To get to the top, you need to be committed to your goals and have a strong work ethic and Hardwell is no exception. Over the years we’ve watched him grow musically into the superstar he is today. You might know most of his tracks or attended his festivals but here are some facts about Hardwell that aren’t known by many:

He has his own fragrance

Feature Pick

United We Are [Explicit]

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Anyway back to the scent, if you’re a perfume enthusiast, Eclipse can be purchased from the Revealed Store for €39.95.

Hardwell’s pet, Jager is more popular than you

Unless you have more than 78.5 k Instagram followers, Hardwell’s pet pug has a better chance of being featured in Rolling Stone than you. If you follow Hardwell on his socials you’ll often see him upload pictures of his famous dog. Here’s a picture of the cute little lass sunbathing at the beach:

Part-time Samurai

The international superstar isn’t just skilled on the decks and in the studio. Besides music, Hardwell spent his teen years practicing Judo during his free time. That doesn’t mean that he doesn’t need security when moving around, but if you’re planning on confronting him physically, you should perhaps rethink that idea.

Sorry dude! You’re too young

Between ages 14 and 18, Hardwell wasn’t allowed to go to DJ in clubs alone. His parents had to chaperone him whenever he was booked to play at a club. Cool huh? Hitting the club with your parents.

First DJ on the blockchain

Popularized by Bitcoin, blockchain technology is now being employed in various industries, music being one of them. Hardwell, always eager to stay ahead of the pack, hasn’t been left behind. He is the first DJ to put his rights into a blockchain. He claims, “This (blockchain) will change the music industry radically and forever.”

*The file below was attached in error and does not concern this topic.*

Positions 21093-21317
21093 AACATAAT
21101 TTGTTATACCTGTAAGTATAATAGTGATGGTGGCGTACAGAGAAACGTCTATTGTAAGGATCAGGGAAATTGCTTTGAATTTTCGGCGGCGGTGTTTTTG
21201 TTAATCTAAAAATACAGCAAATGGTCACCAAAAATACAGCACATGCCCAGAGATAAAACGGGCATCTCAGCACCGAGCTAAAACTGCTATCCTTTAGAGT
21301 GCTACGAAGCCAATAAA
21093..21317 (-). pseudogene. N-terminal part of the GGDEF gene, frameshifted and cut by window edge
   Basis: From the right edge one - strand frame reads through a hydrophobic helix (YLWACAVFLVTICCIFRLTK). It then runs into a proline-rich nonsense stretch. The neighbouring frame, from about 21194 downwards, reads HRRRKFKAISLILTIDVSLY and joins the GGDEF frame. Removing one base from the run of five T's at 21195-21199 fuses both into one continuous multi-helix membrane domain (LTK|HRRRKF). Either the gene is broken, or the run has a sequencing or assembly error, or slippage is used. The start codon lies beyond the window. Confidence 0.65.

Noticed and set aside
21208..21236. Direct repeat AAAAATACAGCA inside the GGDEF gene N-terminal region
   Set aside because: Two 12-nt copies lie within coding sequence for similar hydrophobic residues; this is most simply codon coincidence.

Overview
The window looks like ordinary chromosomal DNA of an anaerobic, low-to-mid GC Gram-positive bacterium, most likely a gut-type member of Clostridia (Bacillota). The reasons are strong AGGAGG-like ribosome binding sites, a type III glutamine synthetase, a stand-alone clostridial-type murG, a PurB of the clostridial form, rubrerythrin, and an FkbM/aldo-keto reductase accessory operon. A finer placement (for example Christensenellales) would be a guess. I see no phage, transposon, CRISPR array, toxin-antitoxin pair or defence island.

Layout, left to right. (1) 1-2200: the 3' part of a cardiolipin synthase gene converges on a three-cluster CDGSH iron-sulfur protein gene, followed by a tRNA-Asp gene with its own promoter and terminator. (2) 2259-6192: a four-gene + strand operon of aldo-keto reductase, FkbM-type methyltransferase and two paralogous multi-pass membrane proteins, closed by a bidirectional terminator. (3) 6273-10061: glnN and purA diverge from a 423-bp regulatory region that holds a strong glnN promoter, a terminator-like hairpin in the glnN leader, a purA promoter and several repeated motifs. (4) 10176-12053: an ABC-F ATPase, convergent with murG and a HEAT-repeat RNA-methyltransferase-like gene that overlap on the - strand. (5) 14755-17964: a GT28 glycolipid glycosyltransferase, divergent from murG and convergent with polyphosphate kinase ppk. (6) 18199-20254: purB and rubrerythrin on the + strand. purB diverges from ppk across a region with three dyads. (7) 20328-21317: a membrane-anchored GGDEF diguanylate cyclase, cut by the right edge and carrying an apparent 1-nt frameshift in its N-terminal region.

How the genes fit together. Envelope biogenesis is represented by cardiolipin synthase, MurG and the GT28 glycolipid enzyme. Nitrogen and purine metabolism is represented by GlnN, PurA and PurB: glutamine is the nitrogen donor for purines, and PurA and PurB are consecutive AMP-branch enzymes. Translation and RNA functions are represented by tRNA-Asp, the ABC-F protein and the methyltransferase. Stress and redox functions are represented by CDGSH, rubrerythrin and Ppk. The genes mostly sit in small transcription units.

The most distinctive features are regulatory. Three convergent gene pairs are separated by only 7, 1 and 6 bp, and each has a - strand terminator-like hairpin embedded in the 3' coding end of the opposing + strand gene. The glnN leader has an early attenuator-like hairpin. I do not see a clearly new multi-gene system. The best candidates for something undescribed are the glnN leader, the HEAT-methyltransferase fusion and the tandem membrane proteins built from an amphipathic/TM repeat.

Early Beginnings

Hardwell began DJing when he was only 13 years old and was signed by a Dutch label when he was 14 years old.

Tools of Labour

Feature Pick

Apple Logic Studio [Old Version]

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His brand of choice when it comes to speakers is Genelec. He claims the speakers bring out each element of sound properly.

Work-life Balance

Hardwell finds it hard to deal with the pressure and stress of being a superstar DJ. In his inspiring documentary, I Am Hardwell, he claims that Hardwell and Robbert are 2 people trapped in one body and that it’s physically and emotionally taxing, handling the pressure of being Hardwell. He once collapsed on stage after a series of back to back shows and had to take a hiatus to recoup his energy.

Bad Cook

Hardwell’s best friend and Dutch DJ/Producer, Dannic, says that often after long hours in the studio, they’d want to get something in their stomachs but having Hardwell cook is a big NO!

“He’s a terrible cook,” says Dannic.

20 Best EDM DJs of All Time

best edm djs of all time

Martin Garrix, Avicii, Astrix, David Guetta, Infected Mushroom, Skrillex… We are all used to seeing these names on these kinds of lists.

Usually, that’s because of how much money they earn, or records they sell. It is time to see things from a new perspective.

Here is a list of the top 20 Djs worldwide, who are the most talked about according to social media and online searchers.


Shpongle is a psychedelic music project formed in 1996 in England. Members are Raja Ram and Simon Posford.

This duo is considered to be one of the ancestors of the psybient genre. It combines world music with ambient and psychedelic trance music.

Their tracks combine traditional music and sounds from all over the world and amazing female and male vocals with western synthesizer-based psychedelic music.

#19 – Steve Aoki

Steven Aoki mixes electro, dubstep and progressive house into his unique dance sound.

He was described by Eminem’s manager Paul Rosenberg as a genre defining the music that the globe needs more of.

#18 – GOA GIL

Gil was born in 1951 and was raised in San Rafael, California. He lived the birth of the hippie movement and the acid rock, and was involved with the freak collectives Family Dog and Sons.

He took off first to Amsterdam and then to India in 1969 and ended up settling in Goa.

#17 – Deadmau5

Joel Zimmerman’s alter-ego is almost as famous for his various takes on house music as for his online outbursts.


With a career as long as the history of psy-trance, this guy has been a star in the festival scene for years.

He played at the most important festivals in the world. He has a massive number of fans who love his full-on music of deep psychedelia.